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‘We’re on the path to becoming a real force in the HPC segment’: Axel Kloth of Abacus Semiconductor Corporation


“We are designing and engineering a number of products that all work together and allow for integration into existing and legacy systems.”

The Semiconductor industry has changed very drastically over the past decades. In the beginning, every semiconductor company had its own fabs (or fabrication units). Today, the landscape is totally different, and the industry has created one set of companies that design and engineer semiconductors (the so-called fabless semiconductor companies), and the other set represents the fabs (companies that actually make the semiconductors). Apple, Qualcomm, and NVIDIA as well as AMD are examples of fabless semiconductor companies, whereas TSMC and GlobalFoundries as well as Samsung represent the fabs. Specialty processes such as those requiring non-Silicon wafers still exist, and the memory makers such as Micron, Samsung, and SK Hynix still are vertically integrated (i.e. they have their own fabs for their designs). A vast majority of companies are fabless that rely on the fabs. Abacus Semiconductor Corporation (ASC) is a typical fabless semiconductor company; it only designs and engineers products. The company serves clients across the United States.

The Silicon Review reached out to the founder and Chief Executive Officer of ASC, Axel Kloth, and here’s what he had to say.

Interview Highlights

Q. How do ASC-designed products maintain a performance lead over traditional solutions?

We have deployed a novel system architecture to solve the scale-out problem. Today’s processors are incredibly good, but they are not designed to communicate directly with each other even within a rack (a cabinet that holds the servers that makes up the basic building block of a data center). The state-of-the-art in current processors does not take into account that most computational challenges require thousands of processors and accelerators such as GPGPUs (General-Purpose Graphics Processing Units) and accelerators for Artificial Intelligence and Machine Learning. Due to the current restrictions in connecting those accelerators to processors, most users and most applications cannot extract the performance out of a system that they had anticipated. Some applications in High Performance Compute (HPC) deliver five to seven percent of the theoretical performance that the system should show. We have re-architected the system to allow for direct connection of processors, accelerators, and smart memories. As a result, our advantage is inherent, and it’s patent-pending.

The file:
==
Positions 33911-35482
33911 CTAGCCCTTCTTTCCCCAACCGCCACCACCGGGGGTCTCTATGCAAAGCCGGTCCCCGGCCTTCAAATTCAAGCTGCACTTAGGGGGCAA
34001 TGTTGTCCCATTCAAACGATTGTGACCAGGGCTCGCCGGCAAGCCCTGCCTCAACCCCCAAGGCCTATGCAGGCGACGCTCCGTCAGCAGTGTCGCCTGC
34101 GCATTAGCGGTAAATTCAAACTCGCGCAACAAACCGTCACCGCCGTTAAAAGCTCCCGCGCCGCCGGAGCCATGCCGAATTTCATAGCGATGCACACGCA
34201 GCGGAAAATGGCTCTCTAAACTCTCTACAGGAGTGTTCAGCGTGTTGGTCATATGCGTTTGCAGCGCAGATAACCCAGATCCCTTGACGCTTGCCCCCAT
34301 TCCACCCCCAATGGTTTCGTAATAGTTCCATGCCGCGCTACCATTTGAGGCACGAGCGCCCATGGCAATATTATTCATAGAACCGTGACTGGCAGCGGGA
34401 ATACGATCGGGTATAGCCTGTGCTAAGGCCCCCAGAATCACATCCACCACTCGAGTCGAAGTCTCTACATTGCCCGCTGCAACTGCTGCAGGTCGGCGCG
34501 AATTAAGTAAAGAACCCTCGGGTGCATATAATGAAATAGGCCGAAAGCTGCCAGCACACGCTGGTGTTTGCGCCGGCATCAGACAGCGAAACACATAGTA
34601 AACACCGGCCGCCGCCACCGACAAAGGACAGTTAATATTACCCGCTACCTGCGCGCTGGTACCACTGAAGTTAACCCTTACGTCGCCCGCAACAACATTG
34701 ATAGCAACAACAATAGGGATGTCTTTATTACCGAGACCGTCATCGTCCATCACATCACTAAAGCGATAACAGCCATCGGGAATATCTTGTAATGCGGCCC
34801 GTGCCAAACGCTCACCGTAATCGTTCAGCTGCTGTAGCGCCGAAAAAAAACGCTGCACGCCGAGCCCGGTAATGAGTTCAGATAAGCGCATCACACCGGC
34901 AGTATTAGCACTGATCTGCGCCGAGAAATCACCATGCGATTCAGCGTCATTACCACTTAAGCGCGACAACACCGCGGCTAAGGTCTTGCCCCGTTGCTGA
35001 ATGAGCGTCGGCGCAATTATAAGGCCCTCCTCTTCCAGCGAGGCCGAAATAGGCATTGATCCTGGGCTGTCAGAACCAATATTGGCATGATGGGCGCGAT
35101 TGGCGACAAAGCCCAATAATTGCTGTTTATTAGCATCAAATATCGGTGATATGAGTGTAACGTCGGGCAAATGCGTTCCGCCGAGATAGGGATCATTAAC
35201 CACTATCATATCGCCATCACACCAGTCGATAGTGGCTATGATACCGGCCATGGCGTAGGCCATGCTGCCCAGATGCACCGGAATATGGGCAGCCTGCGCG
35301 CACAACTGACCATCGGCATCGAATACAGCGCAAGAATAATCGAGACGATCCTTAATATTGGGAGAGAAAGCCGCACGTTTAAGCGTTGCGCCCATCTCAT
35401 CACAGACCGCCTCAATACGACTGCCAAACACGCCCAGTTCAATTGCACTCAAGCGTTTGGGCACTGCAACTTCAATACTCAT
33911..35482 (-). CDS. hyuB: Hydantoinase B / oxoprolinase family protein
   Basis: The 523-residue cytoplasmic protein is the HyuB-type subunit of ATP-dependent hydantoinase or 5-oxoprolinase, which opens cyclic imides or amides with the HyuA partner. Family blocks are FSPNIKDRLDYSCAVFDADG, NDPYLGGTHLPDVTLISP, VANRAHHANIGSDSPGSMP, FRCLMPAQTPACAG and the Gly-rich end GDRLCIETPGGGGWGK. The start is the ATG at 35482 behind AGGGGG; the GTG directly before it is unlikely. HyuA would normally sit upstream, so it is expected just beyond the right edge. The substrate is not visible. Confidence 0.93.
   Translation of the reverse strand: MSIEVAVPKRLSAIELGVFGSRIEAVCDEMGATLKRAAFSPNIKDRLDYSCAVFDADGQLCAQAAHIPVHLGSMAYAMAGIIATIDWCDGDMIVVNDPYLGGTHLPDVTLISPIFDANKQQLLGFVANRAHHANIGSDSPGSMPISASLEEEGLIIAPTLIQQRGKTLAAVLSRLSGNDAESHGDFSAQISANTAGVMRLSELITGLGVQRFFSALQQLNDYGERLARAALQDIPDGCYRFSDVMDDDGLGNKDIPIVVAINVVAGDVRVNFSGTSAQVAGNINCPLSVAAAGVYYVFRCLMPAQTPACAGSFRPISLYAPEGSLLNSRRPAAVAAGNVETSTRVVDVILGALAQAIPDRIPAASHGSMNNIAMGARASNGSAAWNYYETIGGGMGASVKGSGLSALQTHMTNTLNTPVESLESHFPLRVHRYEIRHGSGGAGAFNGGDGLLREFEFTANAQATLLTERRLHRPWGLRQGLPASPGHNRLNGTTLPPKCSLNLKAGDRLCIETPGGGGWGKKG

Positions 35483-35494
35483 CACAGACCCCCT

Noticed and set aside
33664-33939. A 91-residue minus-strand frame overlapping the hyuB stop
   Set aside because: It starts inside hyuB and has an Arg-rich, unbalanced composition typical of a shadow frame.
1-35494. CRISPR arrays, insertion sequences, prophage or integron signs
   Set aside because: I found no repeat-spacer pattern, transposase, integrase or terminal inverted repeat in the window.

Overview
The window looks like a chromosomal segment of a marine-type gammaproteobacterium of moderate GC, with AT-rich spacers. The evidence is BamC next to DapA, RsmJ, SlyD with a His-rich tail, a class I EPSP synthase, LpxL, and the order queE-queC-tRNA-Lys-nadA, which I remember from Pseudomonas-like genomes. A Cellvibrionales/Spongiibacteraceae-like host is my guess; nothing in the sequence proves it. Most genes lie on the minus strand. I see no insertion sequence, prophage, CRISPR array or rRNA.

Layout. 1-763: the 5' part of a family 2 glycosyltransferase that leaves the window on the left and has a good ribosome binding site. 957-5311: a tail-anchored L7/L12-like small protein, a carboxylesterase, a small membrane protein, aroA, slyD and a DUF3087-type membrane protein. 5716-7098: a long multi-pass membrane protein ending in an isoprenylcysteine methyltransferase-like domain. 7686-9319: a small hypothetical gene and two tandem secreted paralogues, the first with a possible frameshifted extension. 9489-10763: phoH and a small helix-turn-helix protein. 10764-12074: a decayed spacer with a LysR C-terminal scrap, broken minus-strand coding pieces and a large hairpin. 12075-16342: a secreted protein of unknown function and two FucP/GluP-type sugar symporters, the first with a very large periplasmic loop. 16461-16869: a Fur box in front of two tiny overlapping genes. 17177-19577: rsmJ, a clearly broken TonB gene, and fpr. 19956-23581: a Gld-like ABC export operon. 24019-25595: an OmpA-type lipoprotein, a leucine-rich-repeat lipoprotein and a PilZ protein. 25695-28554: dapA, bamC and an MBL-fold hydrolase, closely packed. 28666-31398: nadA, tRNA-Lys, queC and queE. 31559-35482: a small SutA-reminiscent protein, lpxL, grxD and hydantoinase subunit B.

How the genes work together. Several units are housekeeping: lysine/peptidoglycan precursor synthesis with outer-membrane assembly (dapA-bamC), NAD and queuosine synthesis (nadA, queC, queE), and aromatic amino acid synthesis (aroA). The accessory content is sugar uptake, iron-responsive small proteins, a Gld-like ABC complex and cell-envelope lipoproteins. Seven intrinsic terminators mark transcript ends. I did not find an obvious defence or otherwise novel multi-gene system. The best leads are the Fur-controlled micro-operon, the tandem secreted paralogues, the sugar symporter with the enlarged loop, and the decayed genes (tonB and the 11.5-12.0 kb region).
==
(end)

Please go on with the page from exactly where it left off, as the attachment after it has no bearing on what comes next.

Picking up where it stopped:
Q. What are the various types of processors and memory subsystems that ASC designs?

We are designing and engineering a number of products that all work together and allow for integration into existing and legacy systems. The first product is our Server-on-a-Chip, and it is exactly what the name implies. This processor combines everything that makes up a modern server on one chip: application processors, network offload processors (also called DPUs), mass storage processors, and all glue logic plus our Universal High-Performance Interconnect (UHI) interface. To complete a server, DDR5 memory or our smart multi-homed memory (our second product) must be added. The smart multi-homed memory, also called Heterogeneous RAM or HRAM, is a smart memory subsystem with a very high capacity and very high performance. It has four UHI interfaces and can connect to four processors or accelerators, or more HRAMs. Each UHI interface supports over 200 GB/s of full-duplex bidirectional traffic. Beyond that, we are working on a Math Processor for Matrix Math, Tensor Math, and all kinds of transforms such as Fourier Transforms. Another product is our Database Processor, which distinguishes itself from other processors by providing extremely high performance in all In-Memory Database applications due to its parallelism and its massive input and output bandwidth. We are working with an in-memory database company to optimize its firmware for these types of applications. We are using the same processor with different firmware for a general-purpose Application Processor.